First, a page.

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Three-Pronged IMF Approach to Accelerate Global Growth
Three-Pronged IMF Approach to Accelerate Global Growth

Three-Pronged IMF Approach to Accelerate Global Growth

The challenge of restoring growth in the world has been harder than expected and the legacy of the crisis has been heavier and onerous
We have tried to point out what we call “synergies” of combining appropriate packages of monetary, fiscal and structural policies 

Three-Pronged IMF Approach to Accelerate Global Growth

Since 2008, when the upheaval of the financial crisis descended on global markets, the International Monetary fund, among other global institutions, scrambled to help governments avert a more disastrous outcome–and as the IMF's second-in-command, David Lipton puts it, to avoid another much-feared Great Depression.

While the world economy is still reeling from the jitters–a fact reflected in slow global growth, especially in the rich world, China's slowdown and depressed commodity prices such as oil – the IMF says with more coordination among big economies, the challenges underling the global economic scene will look more solvable.

On the sidelines of the joint annual meeting of the IMF and the World Bank held this month in Washington, DC, Lipton sat down with the Financial Tribune for an exclusive talk. What follows is the first part of the interview. The second and final part, related to Iran's economy, will be published in the coming days.              

Financial Tribune: Milton Friedman always said that if the Fed had implemented more expansionary monetary policies during the 1930's, the Great Depression would not have happened. It was the lesson from his legacy and I think in 2008 all central banks, especially the Fed accepted this view and implemented expansionary monetary policies even with unorthodox instruments. But eight years on it seems that it did not work.

Lipton: I think the scholarly world has decided that the Great Depression was caused by two kinds of macro-economic mistakes; one was hesitant monetary policies rather than extraordinary monetary policies, and you identified that one. The maintenance of the gold standard at the time and under the circumstances was inappropriate. I think it is right that in the 2008 crisis, these lessons were learned and we saw very aggressive monetary policies and the use of flexible exchange rates widely in the world. When we say that the monetary policy was successful, we mean that the world avoided another Great Depression.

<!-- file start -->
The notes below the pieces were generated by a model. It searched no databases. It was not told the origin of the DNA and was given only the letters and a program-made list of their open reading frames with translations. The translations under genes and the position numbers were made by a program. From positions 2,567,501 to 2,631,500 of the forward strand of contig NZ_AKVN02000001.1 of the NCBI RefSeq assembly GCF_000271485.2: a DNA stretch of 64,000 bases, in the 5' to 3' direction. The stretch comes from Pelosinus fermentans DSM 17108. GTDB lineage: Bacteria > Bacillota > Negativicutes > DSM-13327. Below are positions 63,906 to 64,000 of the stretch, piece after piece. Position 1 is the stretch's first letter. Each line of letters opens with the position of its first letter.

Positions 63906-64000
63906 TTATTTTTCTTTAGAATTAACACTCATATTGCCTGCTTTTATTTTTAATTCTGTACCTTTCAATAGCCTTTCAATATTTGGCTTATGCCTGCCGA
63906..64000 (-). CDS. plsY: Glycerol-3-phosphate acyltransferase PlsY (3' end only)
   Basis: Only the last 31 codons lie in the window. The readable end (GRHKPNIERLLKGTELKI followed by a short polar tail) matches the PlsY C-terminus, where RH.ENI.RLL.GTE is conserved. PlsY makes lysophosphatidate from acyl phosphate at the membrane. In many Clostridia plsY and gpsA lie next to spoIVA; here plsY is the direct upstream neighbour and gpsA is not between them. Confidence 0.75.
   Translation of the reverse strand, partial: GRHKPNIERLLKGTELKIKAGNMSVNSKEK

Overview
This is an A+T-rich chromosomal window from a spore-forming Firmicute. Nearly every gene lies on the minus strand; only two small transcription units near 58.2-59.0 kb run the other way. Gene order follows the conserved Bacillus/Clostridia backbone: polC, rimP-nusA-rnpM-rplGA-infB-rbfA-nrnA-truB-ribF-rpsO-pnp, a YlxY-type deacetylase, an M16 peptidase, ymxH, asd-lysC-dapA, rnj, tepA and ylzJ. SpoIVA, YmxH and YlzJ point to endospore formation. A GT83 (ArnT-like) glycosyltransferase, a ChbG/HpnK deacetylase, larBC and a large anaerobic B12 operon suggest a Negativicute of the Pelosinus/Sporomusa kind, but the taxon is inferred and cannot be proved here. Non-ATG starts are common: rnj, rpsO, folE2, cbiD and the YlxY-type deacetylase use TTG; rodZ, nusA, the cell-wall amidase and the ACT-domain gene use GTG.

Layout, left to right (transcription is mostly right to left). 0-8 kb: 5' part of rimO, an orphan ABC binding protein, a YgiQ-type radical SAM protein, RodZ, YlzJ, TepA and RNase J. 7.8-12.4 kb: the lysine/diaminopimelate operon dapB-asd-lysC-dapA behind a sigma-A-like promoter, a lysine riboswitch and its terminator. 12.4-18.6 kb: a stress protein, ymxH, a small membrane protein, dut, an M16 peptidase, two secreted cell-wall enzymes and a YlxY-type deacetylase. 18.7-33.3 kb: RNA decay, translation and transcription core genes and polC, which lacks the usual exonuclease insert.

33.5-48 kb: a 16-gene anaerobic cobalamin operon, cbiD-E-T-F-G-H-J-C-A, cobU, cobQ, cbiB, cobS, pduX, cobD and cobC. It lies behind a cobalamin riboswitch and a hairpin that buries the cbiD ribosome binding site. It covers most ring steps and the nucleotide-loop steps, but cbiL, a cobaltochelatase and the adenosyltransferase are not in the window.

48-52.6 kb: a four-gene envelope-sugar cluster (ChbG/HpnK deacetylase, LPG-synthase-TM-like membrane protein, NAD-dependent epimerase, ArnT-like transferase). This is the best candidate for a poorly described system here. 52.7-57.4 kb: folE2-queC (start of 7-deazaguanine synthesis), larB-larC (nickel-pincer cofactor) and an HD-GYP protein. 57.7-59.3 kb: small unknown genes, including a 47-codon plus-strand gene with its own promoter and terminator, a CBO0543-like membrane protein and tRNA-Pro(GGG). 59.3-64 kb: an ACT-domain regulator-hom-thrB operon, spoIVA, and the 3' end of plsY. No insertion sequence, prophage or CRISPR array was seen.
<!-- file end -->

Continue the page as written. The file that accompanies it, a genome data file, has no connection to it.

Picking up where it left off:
The lesson of Keynes is that while monetary policy can play a role, there are limits on how much monetary policy can do to restore growth. So the main message that we at the IMF have been putting out at these meetings is that in restoring growth, which is a very different challenge than avoiding depression, one needs what we call a "three-pronged approach". One needs to continue using monetary policy, which has been indispensable, but bolster it with supportive fiscal and structural policy approaches. That has been our lesson. The world is not in depression, it is growing and it should be growing more rapidly. To accomplish that, this three-pronged approach is required.

But why did the IMF not emphasize on fiscal policy in 2008?

It did. In fact, back in 2008 the previous managing director launched an international initiative calling for a 2% of GDP fiscal stimulus, which most of the countries in the G20 did and I think that helped. It may not have been big enough and it may not have been sustained long enough.

The first big G20 summit that called to action was in April of 2009. The G20 also agreed to provide more funding for the IMF and at that point the crisis turned around. In 2010, at the Toronto summit, the G20 called for fiscal adjustment out of concern for the rising levels of debt and in different ways and to different extents countries implemented that in the period 2010-11-12. The challenge of restoring growth in the world has been harder than expected and the legacy of the crisis has been heavier and onerous. Where we are today is in recognition of that strong negative legacy. We are now calling for a strengthening of the three-pronged approach in order to try to get an acceleration of growth.

How long do you think this recovery period described by Ms. Lagarde as "too long, too low and benefiting few" will continue? How many years?